ST. JOHNS COUNTY, Fla. – As Tropical Storm Nicole churns closer to Florida, voluntary evacuations began Wednesday morning for coastal areas of St. Johns County.
People who live in the city of St. Augustine and the city of St. Augustine Beach and those in flood-prone areas on waterfront property in mobile homes and RVs are encouraged to find somewhere else to stay.
The message was simple: if you had flooding during Ian, expect flooding from Nicole.
Flooding was already causing issues along the Downtown St. Augustine bayfront as water poured over the seawall Wednesday morning.
St. Johns County will open two shelters starting at 1 p.m. Wednesday. The county is prepared to open additional shelters as needed. The following shelters will be open to the public:
Health and Human Services Department (Special medical needs) at 200 San Sebastian View in St. Augustine
Solomon Calhoun Community Center (General population and pet-friendly) at 1300 Duval Street in St. Augustine
While shelters provide safety throughout the storm, residents must bring supplies to maintain personal comfort and sustenance. St. Johns County recommends that all evacuees bring their own bedding, including sleeping bags or air mattresses, pillows, sheets and blankets. A five-day supply of water, nonperishable food, medication, diapers and other personal items are also suggested. Refer to the list below for additional supply suggestions:
At least a five-day supply of medications, insulin and a cooler if you are diabetic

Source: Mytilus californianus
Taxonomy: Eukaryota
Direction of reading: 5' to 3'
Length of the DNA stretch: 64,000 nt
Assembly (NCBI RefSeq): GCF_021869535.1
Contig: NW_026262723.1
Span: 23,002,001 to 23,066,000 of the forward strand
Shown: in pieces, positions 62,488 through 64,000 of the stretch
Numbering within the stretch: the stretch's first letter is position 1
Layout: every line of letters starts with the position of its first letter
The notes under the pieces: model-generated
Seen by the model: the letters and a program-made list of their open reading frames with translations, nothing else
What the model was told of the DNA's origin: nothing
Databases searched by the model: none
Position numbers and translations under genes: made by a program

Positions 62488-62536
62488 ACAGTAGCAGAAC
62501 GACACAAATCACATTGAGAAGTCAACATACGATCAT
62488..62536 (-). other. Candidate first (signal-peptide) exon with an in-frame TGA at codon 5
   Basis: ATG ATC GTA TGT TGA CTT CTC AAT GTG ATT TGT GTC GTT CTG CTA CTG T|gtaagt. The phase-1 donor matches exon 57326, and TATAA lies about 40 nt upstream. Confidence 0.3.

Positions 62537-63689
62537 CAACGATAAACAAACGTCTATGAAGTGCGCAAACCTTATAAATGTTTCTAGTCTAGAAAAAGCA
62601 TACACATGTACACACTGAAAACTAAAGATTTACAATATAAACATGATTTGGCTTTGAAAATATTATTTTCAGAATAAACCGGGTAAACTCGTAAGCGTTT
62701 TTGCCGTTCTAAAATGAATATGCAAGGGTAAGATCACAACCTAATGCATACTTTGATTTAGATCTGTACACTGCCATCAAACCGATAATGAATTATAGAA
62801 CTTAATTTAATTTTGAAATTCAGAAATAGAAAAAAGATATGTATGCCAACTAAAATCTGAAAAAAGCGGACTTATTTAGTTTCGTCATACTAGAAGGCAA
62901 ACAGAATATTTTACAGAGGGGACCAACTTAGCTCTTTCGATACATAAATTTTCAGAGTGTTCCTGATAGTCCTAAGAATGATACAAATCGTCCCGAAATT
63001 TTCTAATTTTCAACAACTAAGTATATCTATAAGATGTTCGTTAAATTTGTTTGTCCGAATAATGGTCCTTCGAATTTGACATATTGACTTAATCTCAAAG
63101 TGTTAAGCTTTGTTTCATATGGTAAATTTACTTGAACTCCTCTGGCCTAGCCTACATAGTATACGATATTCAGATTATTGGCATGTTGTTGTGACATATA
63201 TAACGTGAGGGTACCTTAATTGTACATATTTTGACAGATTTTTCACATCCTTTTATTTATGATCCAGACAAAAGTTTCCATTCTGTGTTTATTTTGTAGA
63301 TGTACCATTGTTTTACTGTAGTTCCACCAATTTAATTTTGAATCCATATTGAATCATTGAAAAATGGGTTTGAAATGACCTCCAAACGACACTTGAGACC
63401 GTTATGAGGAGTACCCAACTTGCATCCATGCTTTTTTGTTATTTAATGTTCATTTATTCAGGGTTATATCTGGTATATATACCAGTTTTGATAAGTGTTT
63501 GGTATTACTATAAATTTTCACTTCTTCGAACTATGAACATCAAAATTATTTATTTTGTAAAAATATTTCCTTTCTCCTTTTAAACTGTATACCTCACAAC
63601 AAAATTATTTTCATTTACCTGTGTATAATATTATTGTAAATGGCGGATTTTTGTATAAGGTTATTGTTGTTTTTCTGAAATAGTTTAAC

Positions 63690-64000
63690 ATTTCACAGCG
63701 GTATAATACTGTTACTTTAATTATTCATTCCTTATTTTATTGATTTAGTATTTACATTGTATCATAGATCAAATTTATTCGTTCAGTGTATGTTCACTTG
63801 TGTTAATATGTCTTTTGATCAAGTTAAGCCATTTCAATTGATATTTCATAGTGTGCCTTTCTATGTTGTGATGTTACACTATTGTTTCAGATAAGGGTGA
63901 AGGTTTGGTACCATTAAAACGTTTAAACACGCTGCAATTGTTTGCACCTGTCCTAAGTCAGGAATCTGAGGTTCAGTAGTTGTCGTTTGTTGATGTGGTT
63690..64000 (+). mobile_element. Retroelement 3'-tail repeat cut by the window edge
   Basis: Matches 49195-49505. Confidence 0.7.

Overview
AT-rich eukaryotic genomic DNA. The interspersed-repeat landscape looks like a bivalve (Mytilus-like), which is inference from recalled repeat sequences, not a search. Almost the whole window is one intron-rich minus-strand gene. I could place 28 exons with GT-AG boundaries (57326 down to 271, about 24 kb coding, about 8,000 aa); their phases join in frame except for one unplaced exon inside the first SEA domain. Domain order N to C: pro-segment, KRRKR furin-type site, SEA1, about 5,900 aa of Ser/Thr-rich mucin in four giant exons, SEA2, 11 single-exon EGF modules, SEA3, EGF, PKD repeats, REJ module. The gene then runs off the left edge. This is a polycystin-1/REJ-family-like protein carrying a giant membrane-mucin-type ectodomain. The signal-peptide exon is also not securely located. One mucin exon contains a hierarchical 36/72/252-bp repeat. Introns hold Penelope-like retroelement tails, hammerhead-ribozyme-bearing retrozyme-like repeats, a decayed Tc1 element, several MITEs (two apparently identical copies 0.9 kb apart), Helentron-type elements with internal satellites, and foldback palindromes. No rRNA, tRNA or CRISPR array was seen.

Personal grooming and hygiene items, feminine supplies
Extra clothing and eyeglasses
Books, magazines, cards, games, etc.
Pillows, blankets, sheets, lawn chair/chaise lounge
Flashlight and extra batteries, manual can opener
Personal identification/important papers
Sand and bags are available for free at the following locations from 8 a.m. Wednesday until weather permits:
Windswept Acres Park – 5335 State Road A1A South
North Beach Park – 3721 Coastal Highway
Palm Valley – Underneath the Palm Valley Bridge on the east side of the Intracoastal Waterway
Residents must provide their transportation and shovels and are responsible for filling their bags. There is a maximum allocation of 20 bags per person.
Multiple people showed up Tuesday at the sandbag location at North Beach Park in Vilano Beach, where storm surge caused problems weeks ago.
Many of those people were from St. Augustine and areas of Vilano Beach that experienced flooding and other wind-related impacts during the nor’easter last year and Ian this year. People are now hoping this storm won’t do significant damage, but it is expected to be a threat to coastal areas.
People we spoke with say they’re not taking any chances after Ian.
St. Augustine resident H.A. Smith explained why they were picking up sandbags.
“During really high tide the neighborhood gets water in the streets,” Smith said. “Over along the front of my driveway because water comes rushing up the street when it comes.”
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The Historic Downtown Parking Facility will be free starting at 5 p.m. Tuesday for residents living in low-lying, flood-prone areas who are seeking higher ground for their vehicles. Residents should plan to retrieve their vehicles once the storm passes, and it is safe to return home.
For additional information, please call the Historic Downtown Parking Facility, at 904-484-5160.